Work experience – arguably the best way to learn your chosen career. Throughout my first year of university I was told time and time again by tutors and guest lecturers how important gaining work experience is. The question is how do you get it?
Over the last year I have spoken to so many students (and graduates too) about the difficulties of getting a placement; they have told me stories of sending countless emails that have sadly had a tone of desperation as prospective interns try to sell themselves to a PR company or consultant in the hope they would be considered for a period of unpaid work experience (how strange that we have to work for free in order to later get work that we will hopefully be paid for).
Unfortunately we rarely heard back from these emails, which in itself is slightly demoralising.
Even on the odd occasion when a reply is received the consultancy will often ask for a CV. Yet at the beginning of your career you won’t have much PR experience on it, so you try a covering letter describing your personality and work ethic in a few paragraphs.
I can imagine the recipients of the emails receive countless requests to do a work placement, many from people with more experience in the PR industry then we beginners currently have, but we all have to start somewhere.
As aspiring PR professionals we need to begin building relationships and networking in order to be successful in the world of public relations.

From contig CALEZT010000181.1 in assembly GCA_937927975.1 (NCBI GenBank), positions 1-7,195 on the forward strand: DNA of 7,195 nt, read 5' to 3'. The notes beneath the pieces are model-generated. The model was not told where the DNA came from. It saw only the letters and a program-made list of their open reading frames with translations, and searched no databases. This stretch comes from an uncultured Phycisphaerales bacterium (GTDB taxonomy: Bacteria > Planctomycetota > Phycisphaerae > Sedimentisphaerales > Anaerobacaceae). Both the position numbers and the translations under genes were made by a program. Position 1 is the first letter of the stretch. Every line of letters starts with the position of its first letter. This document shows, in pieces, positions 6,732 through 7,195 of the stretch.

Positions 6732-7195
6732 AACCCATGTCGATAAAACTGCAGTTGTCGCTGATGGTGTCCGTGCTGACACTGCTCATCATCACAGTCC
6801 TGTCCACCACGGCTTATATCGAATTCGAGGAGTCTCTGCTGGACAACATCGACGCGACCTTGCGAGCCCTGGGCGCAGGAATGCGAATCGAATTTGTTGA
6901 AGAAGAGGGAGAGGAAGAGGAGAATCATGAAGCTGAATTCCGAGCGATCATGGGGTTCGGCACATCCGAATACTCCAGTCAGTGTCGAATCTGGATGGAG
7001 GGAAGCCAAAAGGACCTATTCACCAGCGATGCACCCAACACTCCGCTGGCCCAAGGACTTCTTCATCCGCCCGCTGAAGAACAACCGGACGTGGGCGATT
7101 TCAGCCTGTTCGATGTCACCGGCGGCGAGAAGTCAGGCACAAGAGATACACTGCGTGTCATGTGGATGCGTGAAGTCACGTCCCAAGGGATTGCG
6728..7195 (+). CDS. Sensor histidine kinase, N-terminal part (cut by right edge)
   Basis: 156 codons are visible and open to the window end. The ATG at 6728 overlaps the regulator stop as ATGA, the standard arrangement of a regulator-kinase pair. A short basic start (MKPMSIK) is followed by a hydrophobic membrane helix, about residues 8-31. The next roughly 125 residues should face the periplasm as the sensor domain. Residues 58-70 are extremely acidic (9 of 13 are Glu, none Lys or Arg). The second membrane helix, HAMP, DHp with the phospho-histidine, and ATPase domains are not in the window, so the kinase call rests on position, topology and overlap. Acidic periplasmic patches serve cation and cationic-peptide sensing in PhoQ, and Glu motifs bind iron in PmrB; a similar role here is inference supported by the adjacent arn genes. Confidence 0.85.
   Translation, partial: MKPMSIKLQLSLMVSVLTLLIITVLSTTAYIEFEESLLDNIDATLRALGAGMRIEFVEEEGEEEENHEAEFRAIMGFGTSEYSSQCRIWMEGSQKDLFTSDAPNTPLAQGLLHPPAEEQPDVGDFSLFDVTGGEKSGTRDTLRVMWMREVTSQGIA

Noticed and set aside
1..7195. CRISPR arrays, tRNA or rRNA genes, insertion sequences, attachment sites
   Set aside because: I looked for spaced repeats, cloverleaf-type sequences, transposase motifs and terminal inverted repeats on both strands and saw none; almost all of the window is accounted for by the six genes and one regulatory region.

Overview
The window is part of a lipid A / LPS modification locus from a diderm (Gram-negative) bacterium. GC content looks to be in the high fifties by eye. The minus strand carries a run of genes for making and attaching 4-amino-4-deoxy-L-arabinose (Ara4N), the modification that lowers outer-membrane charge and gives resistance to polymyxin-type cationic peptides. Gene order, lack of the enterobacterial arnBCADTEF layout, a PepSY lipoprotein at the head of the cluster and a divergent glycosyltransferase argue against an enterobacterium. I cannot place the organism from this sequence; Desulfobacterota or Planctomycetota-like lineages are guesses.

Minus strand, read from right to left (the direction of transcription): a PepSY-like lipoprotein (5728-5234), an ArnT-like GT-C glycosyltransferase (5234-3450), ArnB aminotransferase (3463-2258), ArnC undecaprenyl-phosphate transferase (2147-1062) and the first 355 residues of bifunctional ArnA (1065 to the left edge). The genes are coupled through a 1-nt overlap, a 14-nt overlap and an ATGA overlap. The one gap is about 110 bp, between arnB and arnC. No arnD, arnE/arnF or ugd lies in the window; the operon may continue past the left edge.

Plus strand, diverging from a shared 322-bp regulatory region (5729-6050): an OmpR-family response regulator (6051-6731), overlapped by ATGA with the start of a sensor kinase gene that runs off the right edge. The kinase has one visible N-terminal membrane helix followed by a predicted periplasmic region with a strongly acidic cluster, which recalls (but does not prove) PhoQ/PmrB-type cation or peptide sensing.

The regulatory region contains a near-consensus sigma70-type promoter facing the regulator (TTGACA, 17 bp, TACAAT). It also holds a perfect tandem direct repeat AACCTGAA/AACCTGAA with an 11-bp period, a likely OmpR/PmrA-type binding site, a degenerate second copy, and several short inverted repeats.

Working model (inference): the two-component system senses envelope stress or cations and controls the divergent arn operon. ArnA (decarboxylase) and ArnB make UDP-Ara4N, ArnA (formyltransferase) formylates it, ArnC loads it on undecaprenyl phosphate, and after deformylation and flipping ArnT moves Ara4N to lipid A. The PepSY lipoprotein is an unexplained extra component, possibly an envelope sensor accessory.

However, researching PR consultancies and emailing them begging for the chance to work for them for free in order to better educate ourselves doesn’t seem to be a successful trend when it comes to actually getting the work… So what’s the next resort?
We all know somebody who knows somebody; so we need to use these previously made contacts in order to get forward in this competitive world. This past summer I had managed to make some contacts that helped land me a placement through recommendations. After being recommended I received two placement offers at two different consultancies in London.
After speaking to a number of students at different levels I heard mixed experiences of what it is like trying to get work experience or a placement, some good, some bad. However, they have all come out feeling like it would have been a lot easier if they had known someone who could help them get their ‘foot in the door’.
This leads me to the conclusion that no matter what you know, if someone isn’t willing to give you the chance you can’t advance in this industry. It’s difficult for a potential employer to identify who is and who isn’t worthy of a placement (especially as the competition is so fierce) as they don’t know the person behind the application.
It’s not a case of what you know, but who you know.